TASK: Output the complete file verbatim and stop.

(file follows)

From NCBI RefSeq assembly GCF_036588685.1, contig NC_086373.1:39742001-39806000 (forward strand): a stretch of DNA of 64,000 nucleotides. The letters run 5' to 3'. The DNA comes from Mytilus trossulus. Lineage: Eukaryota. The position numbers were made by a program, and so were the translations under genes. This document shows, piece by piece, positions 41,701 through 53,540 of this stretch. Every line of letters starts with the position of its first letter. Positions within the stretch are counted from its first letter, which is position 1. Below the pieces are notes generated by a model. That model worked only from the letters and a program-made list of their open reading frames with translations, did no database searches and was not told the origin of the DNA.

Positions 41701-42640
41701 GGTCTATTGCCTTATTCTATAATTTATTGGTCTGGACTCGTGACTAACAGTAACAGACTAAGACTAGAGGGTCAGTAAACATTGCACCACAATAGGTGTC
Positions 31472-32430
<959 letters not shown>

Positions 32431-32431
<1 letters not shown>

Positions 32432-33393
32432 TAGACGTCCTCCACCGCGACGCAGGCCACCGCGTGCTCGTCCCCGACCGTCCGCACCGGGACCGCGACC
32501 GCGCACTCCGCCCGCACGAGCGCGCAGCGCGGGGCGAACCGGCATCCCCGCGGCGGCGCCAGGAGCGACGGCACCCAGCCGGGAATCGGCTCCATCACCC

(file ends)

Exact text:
From NCBI RefSeq assembly GCF_036588685.1, contig NC_086373.1:39742001-39806000 (forward strand): a stretch of DNA of 64,000 nucleotides. The letters run 5' to 3'. The DNA comes from Mytilus trossulus. Lineage: Eukaryota. The position numbers were made by a program, and so were the translations under genes. This document shows, piece by piece, positions 41,701 through 53,540 of this stretch. Every line of letters starts with the position of its first letter. Positions within the stretch are counted from its first letter, which is position 1. Below the pieces are notes generated by a model. That model worked only from the letters and a program-made list of their open reading frames with translations, did no database searches and was not told the origin of the DNA.

Positions 41701-42640
41701 GGTCTATTGCCTTATTCTATAATTTATTGGTCTGGACTCGTGACTAACAGTAACAGACTAAGACTAGAGGGTCAGTAAACATTGCACCACAATAGGTGTC
Positions 31472-32430
<959 letters not shown>

Positions 32431-32431
<1 letters not shown>

Positions 32432-33393
32432 TAGACGTCCTCCACCGCGACGCAGGCCACCGCGTGCTCGTCCCCGACCGTCCGCACCGGGACCGCGACC
32501 GCGCACTCCGCCCGCACGAGCGCGCAGCGCGGGGCGAACCGGCATCCCCGCGGCGGCGCCAGGAGCGACGGCACCCAGCCGGGAATCGGCTCCATCACCC